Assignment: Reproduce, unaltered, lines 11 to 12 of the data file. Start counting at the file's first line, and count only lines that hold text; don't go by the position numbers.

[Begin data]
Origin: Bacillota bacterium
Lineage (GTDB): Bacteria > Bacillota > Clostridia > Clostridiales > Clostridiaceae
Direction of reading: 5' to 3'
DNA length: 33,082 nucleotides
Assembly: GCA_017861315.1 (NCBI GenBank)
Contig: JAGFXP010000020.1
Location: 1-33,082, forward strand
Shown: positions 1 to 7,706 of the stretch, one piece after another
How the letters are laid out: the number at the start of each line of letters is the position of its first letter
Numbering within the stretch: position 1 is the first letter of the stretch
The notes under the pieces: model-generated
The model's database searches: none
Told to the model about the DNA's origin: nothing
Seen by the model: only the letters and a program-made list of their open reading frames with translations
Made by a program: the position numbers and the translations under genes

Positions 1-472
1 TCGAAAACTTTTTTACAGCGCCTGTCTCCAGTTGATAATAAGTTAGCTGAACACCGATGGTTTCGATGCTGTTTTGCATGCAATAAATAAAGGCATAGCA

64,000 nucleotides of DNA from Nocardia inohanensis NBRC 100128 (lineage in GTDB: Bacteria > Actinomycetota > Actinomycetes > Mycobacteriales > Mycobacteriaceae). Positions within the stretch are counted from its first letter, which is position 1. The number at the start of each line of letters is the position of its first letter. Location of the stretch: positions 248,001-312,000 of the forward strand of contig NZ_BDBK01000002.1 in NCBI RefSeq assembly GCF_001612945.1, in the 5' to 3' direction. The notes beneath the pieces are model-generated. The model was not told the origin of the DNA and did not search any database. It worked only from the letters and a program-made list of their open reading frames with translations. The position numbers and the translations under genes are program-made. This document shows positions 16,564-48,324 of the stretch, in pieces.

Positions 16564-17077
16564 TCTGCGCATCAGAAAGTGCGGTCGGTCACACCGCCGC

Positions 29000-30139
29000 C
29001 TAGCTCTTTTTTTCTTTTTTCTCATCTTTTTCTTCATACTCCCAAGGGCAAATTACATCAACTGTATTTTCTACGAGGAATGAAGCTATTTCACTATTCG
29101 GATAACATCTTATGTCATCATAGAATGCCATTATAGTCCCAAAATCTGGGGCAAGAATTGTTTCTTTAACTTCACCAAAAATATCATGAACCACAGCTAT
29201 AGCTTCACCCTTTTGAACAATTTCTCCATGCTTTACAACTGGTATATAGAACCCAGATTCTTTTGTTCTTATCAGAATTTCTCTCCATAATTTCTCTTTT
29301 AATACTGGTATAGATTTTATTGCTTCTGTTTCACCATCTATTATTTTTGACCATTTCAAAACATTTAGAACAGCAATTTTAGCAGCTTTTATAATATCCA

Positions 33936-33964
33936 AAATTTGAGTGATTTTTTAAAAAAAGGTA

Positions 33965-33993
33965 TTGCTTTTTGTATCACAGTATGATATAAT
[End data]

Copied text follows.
The notes under the pieces: model-generated
The model's database searches: none